Swillington became a circus after that, and John Lancaster the ringmaster. The tabloids soon got hold of the fact that an elephant had been cast in John’s latest production, and reporters from all over the country flocked to Yorkshire with reckless tenacity for pictures and interviews. Cameramen and news hosts lined the streets, small car parks became packed with camper vans and trucks from TV studios. You could barely turn a corner in the village without some freshly preened news anchor shoving a microphone in your face, looking for a sound bite. John couldn’t go anywhere without a trail of vultures clicking at his heels, and the public park opposite the town hall where rehearsals were held became a campsite filled with tents and tourists. Helicopters circled the village day and night, the sound of propeller blades ceaseless against the tranquil calm of a restless county. 

An abundance of pop-up stalls selling elephant themed novelties and knick-knacks seemingly appeared overnight, along with bus loads of tourists eager to buy whatever cheap accessory was thrust under their noses. All it took was one afternoon of heavy rain, and Swillington was awash with elephant raincoats and umbrella handles in the shape of a trunk. Business owners, eager not to get left behind in the wave of easy commerce, jumped on the bandwagon wherever possible. Keiran Frost, the aforementioned pub landlord, changed his establishment's name from The Three Hens to The Thirsty Elephant, along with a large colourful sign that hung outside that residents decried as “tacky and garish” but nonetheless attracted plenty of attention from camera-toting tourists.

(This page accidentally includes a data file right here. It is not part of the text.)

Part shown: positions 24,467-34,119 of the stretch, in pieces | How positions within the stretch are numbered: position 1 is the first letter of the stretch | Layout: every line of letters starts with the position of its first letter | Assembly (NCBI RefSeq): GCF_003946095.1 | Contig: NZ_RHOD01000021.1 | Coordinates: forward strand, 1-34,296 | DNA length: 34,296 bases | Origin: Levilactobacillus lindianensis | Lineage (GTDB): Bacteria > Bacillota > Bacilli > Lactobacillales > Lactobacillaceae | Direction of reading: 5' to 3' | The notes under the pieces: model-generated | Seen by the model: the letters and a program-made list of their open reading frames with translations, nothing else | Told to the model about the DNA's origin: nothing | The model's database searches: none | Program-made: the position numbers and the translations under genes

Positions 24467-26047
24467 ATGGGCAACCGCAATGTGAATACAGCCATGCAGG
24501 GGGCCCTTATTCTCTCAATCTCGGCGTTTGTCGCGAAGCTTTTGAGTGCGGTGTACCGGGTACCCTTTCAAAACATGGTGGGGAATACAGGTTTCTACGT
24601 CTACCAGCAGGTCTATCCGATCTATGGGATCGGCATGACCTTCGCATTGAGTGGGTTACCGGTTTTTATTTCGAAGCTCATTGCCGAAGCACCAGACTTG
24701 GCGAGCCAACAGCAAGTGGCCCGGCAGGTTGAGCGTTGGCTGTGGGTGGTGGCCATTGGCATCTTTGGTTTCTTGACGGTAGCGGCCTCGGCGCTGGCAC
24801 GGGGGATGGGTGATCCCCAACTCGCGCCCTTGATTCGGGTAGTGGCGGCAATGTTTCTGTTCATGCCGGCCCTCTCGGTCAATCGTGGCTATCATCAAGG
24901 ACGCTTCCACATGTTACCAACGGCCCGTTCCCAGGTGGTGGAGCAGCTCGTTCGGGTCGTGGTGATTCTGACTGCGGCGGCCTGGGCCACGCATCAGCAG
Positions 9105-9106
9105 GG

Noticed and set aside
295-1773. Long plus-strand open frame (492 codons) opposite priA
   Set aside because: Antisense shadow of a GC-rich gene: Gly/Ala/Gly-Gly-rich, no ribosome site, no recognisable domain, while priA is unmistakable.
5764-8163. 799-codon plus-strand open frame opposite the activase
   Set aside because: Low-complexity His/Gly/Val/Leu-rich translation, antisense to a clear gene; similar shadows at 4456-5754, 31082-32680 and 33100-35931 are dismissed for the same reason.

The atmosphere in rehearsals themselves was not much better. The stage had to be reinforced to support Herbert’s weight, and the balcony set where Juliet would call from had to be raised significantly; the scene lost some of its impact when Romeo could merely raise his trunk slightly and reach his Juliet. The costume department was aghast when they got Herbert’s measurements, and proclaimed the costs would be sky high. Leading lady Susan Hendricks found it difficult acting opposite such a large mammal, and struggled with stage presence whenever the two were in a scene together. 

That wasn’t to mention the animal activists who swarmed the streets whenever rehearsals were underway, chanting and protesting loud enough to hear from inside. They screamed of animal abuse, and as the days wore on the choruses of discontent morphed into shrieks and bellows fueled by anger and self-righteousness. It wasn’t long before the protestors were joined by a sub-sect of religious fanatics, a sanctimonious group spurred on by a pompous need to poke their noses into where they weren’t needed. Their main issue, they claimed, was of the kiss between Herbert and the pastor’s daughter Susan Hendricks, and the implied bestiality. Turns out even an implication was worthy of protest. They held up handmade signs with catchy slogans, declaring Dumbo + Bimbo = Sinful Mumbo Jumbo. The two groups of protestors, despite being unified in the objection, were at unease with each other, both thinking the other group were ‘whack jobs’. Their chants were discordant and inharmonious, and both groups steadily increased in volume to attempt to one-up the other. 

Despite all this, Herbert acted with the utmost professionalism. He was never late to rehearsal, he knew all his lines, and when the peanuts were passed around he left enough for everyone. 

John Lancaster had been worried Herbert’s newfound fame might get to him, but the mighty mammal was a beacon of modesty. Herbert crept in through the back door, deactivated his Twitter profile, and declined an appearance on The Graham Norton Show.